It did take me a good 15 minutes to locate Block 263 Serangoon Central Drive.

After I found it, I came to realize the corner coffeeshop at the ‘backside’ was actually just about 5-10 minutes’ walk from Serangoon NEX, with a signboard displaying “Wang Jiao”, housing one of the most known claypot stall in this district.

Lau Wang Claypot Delights 老王砂煲小厨 has been serving claypot dishes since 1985, though it was just months back when the young boss took up the entire corner shop at this block.

The shop is back-facing, so was quite breezy and with a pleasant environment. There is also now another outlet at SingPost Centre with air-conditioned comfort.

When I saw the menu display, I thought many of these dishes were homely and unassuming.

It was like what some grandmothers would have cooked for family dinners such as Claypot Sesame Chicken ($5.80, $7.80), Frog Leg Herbal Soup ($9, $17, $22), Ginger and Spring Onion Pig Organs ($6, $8), Gong Bao Frog Legs ($8.50, $16, $21), and Sliced Fish ($6, $8).

Yet cheaper than the usual zi char fare, the price point seems attractive.

The Sesame Oil Chicken ($5.80, $7.80) was the highly recommended dish from the auntie Ah Ping who was manning the stall.

“Zui hao mai de!” The claypot came piping hot, the salty gooey sauce bubbling as it arrived on the table with a faint fragrance of sesame oil.

I went straight for the sauce to top with the rice, and the chicken thigh meat tender and succulent.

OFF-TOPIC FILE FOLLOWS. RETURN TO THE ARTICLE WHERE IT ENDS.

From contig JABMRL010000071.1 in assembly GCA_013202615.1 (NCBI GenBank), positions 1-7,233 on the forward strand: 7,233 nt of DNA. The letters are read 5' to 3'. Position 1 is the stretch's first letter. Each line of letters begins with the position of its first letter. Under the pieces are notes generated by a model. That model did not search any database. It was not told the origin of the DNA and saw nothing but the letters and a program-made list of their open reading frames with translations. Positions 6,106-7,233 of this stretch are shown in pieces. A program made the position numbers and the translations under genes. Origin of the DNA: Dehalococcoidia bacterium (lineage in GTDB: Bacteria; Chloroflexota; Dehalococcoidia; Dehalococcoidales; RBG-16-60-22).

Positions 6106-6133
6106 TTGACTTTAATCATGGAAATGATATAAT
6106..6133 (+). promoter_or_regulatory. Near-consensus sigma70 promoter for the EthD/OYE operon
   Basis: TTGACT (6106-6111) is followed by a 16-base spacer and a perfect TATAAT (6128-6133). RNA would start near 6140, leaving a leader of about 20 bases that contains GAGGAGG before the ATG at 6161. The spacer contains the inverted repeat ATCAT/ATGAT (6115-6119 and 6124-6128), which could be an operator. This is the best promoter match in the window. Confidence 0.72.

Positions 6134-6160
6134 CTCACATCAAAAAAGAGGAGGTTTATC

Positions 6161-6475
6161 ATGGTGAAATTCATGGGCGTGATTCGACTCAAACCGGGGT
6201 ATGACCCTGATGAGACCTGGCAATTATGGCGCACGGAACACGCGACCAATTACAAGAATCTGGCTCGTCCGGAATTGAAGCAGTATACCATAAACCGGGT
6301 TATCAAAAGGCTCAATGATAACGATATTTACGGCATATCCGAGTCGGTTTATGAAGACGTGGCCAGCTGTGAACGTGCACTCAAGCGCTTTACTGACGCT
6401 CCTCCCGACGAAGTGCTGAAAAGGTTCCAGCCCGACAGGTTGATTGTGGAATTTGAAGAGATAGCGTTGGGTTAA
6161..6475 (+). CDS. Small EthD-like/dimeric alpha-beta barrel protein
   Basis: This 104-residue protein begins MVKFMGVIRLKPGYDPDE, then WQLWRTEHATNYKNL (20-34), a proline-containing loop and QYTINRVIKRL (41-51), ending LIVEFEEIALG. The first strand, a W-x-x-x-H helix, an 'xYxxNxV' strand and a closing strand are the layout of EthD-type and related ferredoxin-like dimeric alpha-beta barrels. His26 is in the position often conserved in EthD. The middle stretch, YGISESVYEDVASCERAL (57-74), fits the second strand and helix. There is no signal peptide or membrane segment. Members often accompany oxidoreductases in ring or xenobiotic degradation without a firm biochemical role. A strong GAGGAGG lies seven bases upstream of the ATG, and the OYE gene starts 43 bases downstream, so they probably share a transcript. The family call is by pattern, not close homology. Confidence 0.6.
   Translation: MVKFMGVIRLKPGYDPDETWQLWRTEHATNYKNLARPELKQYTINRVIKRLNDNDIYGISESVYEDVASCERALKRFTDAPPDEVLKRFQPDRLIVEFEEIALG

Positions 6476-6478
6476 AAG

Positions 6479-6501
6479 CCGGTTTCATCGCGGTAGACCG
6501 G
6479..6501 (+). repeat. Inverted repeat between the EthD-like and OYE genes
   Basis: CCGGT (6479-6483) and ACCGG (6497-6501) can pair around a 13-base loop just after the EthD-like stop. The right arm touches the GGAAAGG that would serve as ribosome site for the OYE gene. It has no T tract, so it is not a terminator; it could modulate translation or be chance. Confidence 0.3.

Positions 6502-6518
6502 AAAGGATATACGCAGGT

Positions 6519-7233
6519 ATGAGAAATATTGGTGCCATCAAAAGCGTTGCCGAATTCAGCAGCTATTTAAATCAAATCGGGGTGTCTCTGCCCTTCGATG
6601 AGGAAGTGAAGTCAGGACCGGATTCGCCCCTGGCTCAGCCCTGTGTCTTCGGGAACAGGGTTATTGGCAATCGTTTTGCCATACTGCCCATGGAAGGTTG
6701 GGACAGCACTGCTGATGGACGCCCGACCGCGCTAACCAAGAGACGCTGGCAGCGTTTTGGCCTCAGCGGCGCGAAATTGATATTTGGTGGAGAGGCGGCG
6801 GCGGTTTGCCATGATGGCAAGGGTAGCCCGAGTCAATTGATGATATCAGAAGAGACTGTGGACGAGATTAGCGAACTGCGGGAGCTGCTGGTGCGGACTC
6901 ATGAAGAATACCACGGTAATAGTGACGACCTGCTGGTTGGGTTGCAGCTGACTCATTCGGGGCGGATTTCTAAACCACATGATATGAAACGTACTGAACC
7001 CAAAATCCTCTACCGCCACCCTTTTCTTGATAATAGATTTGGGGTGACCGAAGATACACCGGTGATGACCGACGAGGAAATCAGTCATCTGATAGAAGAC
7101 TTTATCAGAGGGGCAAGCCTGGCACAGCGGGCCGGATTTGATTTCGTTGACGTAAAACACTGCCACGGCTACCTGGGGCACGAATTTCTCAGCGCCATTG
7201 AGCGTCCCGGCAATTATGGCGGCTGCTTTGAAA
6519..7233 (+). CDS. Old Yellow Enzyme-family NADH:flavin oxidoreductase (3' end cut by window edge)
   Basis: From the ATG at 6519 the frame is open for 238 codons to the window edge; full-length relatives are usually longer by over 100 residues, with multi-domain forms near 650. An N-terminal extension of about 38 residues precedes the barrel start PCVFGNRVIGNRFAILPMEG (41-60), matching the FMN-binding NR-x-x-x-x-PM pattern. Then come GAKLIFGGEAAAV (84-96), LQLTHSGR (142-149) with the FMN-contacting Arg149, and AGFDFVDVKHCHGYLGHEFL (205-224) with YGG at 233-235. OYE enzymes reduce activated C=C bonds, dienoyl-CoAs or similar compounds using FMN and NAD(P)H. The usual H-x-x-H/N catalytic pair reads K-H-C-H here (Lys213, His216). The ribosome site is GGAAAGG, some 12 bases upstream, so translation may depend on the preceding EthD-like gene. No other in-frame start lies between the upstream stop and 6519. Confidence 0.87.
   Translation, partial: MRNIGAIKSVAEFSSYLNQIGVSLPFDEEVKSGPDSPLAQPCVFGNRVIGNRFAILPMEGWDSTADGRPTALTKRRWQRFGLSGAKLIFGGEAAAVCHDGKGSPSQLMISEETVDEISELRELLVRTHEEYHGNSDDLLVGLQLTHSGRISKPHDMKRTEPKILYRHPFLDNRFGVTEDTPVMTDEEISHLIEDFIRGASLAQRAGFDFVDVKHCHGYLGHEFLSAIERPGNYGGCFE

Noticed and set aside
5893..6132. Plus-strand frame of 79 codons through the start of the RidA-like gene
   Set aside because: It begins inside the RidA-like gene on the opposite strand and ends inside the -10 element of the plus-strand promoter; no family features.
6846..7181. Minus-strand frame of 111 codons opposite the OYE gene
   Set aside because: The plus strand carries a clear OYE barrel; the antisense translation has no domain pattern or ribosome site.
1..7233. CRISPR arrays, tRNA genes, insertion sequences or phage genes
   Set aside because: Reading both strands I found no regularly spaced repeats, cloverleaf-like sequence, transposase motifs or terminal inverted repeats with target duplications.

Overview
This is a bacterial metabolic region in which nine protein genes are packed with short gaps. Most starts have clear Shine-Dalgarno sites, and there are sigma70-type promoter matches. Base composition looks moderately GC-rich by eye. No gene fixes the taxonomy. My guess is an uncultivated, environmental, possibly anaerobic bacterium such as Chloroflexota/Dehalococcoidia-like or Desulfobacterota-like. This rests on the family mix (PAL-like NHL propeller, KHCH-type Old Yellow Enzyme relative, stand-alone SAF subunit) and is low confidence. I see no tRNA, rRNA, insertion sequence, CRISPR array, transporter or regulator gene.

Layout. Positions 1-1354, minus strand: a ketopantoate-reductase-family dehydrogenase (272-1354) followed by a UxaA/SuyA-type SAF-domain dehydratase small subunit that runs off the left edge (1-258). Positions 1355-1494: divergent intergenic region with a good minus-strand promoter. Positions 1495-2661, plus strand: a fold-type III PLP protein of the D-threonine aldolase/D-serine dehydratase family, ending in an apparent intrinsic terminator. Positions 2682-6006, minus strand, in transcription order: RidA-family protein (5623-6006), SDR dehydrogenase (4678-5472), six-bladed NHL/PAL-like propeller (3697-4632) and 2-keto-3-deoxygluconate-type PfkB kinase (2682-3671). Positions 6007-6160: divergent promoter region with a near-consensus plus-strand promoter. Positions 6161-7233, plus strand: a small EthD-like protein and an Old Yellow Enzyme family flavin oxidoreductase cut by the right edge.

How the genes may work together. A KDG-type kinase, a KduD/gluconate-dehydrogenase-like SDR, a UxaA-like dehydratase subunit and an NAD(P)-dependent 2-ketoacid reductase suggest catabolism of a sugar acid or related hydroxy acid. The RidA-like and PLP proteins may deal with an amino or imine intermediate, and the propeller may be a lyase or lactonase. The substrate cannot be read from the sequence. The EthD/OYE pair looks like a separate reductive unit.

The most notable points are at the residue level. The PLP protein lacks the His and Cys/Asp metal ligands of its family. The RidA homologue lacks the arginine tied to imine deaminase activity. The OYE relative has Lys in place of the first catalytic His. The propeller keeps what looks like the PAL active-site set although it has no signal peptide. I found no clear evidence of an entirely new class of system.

Best thing I discovered – no bones. First time I could eat this humble (confinement) dish without dirtying the hands.

Personally, I would recommend the Claypot Spicy Sambal Seafood. This is off the regular menu, but Ah Ping told me to order so.

You get generous portions of fish slices, sotong, prawns and ladies’ finger (am I one of the rare ones who love ladies’ finger?) drenched in this sauce which reminded me of gong bao and soy sauce chicken sauce.

Even after having a few spoonfuls, I didn’t feel the need to drink plenty of water. But don’t finish the ‘zup’ lah – quite oily.

If ‘zup-zup’ (saucy) is not your kind of thing, try the Claypot Herbal Frog Leg ($9, $17, $22) or Sliced Fish Herbal Soup ($6.80, $9) which was refreshing after a few heavy dishes, and helped cut some of the richness.

The soup came with many slices of fish (they are really not stingy about it), felt very light and not overly intense. I did wish it was more ‘bu’ (nutritious) with a stronger herbal taste.

I will say “Yes” to the Sambal Kang Kong ($5.50) as well.

If you are near NEX and want to experience value-for-money tasty claypot dishes for the family, Lau Wang is just a short walk away.

Lau Wang Claypot Delights 老王砂煲小厨
Blk 263 Serangoon Central Drive, #01-43, Singapore 550263 (10 minute walk from Serangoon MRT)
Tel: +65 9001 0814
Opening Hours: 11am – 9:30pm (Mon – Sun)

Lau Wang 老王 Claypot Delights – Paya Lebar
SingPost Centre #01-137/138, 10 Eunos Road 8, Singapore 408600
Opening Hours: 11am – 9:30pm (Mon – Sun)

* This post is brought to you in partnership with Lau Wang Claypot Delights


  1. It’s overrated, IMHO. Food is normal, but service is bad. Expect waiting times of 0.5 hours or more, and they also tend to mess up the sequence of ordering, meaning someone who arrives much later than you gets the food much earlier. Blimey.


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